Ashes of Life
by Edna St. Vincent Millay
Love has gone and left me and the days are all alike;
Eat I must, and sleep I will, — and would that night were here!
But ah! — to lie awake and hear the slow hours strike!
Would that it were day again! — with twilight near!
Love has gone and left me and I don’t know what to do;
This or that or what you will is all the same to me;
But all the things that I begin I leave before I’m through, —
There’s little use in anything as far as I can see.
Love has gone and left me, — and the neighbors knock and borrow,
And life goes on forever like the gnawing of a mouse, —
And to-morrow and to-morrow and to-morrow and to-morrow
There’s this little street and this little house.
About the author
(Excerpted from https://www.poetryfoundation.org/poets/edna-st-vincent-millay)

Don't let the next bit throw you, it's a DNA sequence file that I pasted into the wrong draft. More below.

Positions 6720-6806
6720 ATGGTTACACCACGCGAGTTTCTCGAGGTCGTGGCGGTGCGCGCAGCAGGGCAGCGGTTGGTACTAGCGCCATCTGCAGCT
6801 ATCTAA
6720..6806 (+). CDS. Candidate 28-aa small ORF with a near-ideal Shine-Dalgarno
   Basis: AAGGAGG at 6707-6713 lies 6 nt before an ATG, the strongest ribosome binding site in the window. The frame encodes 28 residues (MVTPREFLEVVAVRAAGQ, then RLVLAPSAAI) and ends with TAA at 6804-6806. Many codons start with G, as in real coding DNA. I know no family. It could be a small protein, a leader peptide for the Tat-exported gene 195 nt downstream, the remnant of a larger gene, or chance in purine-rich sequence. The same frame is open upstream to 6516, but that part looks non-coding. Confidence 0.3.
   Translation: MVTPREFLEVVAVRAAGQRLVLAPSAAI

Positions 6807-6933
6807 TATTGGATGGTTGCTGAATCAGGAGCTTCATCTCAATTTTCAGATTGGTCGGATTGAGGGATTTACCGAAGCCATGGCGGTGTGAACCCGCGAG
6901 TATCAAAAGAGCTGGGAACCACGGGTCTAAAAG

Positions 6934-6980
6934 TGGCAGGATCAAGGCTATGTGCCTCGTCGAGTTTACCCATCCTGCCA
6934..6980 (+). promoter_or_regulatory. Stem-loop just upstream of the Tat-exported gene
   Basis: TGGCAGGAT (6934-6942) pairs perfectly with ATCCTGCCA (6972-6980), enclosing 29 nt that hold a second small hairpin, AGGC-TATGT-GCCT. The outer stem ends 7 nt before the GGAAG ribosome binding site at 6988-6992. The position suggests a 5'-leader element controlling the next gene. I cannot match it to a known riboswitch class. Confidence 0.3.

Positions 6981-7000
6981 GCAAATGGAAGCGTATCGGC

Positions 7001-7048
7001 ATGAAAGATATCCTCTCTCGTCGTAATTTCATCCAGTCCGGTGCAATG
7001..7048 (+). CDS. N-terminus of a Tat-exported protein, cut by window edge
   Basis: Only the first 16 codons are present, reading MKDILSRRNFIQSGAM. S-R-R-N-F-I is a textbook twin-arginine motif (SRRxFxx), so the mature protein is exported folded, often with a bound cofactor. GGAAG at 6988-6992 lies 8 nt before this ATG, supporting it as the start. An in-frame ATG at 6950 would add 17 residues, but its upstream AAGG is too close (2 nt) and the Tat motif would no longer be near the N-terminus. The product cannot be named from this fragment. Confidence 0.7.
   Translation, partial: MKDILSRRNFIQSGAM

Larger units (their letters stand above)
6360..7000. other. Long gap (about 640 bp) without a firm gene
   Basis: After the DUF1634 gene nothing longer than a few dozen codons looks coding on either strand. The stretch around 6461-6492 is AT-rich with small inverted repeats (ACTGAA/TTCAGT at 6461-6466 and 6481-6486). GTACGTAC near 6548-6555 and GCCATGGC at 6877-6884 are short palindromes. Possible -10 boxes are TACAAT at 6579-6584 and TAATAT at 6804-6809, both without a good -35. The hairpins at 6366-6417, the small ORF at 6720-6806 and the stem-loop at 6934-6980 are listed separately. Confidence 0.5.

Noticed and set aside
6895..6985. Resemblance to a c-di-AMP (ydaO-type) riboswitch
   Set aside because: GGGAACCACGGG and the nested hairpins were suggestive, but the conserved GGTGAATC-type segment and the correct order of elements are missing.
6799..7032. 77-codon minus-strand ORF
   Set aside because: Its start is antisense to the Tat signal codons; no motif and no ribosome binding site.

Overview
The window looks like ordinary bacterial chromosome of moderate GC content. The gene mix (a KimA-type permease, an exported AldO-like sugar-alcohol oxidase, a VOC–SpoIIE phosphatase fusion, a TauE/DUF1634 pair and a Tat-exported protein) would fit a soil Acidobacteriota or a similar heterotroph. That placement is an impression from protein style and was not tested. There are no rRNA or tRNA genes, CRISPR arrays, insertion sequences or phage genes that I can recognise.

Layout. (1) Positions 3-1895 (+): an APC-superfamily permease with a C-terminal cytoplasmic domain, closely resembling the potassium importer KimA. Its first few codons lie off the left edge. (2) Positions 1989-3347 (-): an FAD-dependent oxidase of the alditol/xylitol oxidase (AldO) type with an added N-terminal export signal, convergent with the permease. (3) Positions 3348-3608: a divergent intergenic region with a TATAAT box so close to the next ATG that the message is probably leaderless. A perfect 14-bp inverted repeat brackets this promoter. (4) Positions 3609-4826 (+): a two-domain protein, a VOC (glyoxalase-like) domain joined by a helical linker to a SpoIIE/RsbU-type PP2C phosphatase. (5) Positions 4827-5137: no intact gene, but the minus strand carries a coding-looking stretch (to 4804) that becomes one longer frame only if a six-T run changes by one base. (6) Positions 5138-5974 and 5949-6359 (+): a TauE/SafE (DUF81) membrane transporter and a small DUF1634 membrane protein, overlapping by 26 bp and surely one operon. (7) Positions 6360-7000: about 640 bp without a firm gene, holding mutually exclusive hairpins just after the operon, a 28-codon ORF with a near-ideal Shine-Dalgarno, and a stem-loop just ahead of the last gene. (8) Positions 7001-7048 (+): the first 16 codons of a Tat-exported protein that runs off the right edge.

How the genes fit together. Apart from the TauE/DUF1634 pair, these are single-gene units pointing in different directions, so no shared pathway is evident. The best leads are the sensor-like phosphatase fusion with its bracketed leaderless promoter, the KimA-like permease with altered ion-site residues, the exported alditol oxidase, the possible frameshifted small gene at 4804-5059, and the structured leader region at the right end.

Throughout much of her career, Pulitzer Prize-winner Edna St. Vincent Millay (1892 – 1950) was one of the most successful and respected poets in America. She is noted for both her dramatic works, including Aria da capo, The Lamp and the Bell, and the libretto composed for an opera, The King’s Henchman, and for such lyric verses as “Renascence” and the poems found in the collections A Few Figs From Thistles, Second April, and The Ballad of the Harp-Weaver, winner of the Pulitzer Prize in 1923. Like her contemporary Robert Frost, Millay was one of the most skillful writers of sonnets in the twentieth century, and also like Frost, she was able to combine modernist attitudes with traditional forms creating a unique American poetry. But Millay’s popularity as a poet had at least as much to do with her person: she was known for her riveting readings and performances, her progressive political stances, frank portrayal of both hetero and homosexuality, and, above all, her embodiment and description of new kinds of female experience and expression. “Edna St. Vincent Millay,” notes her biographer Nancy Milford, “became the herald of the New Woman.”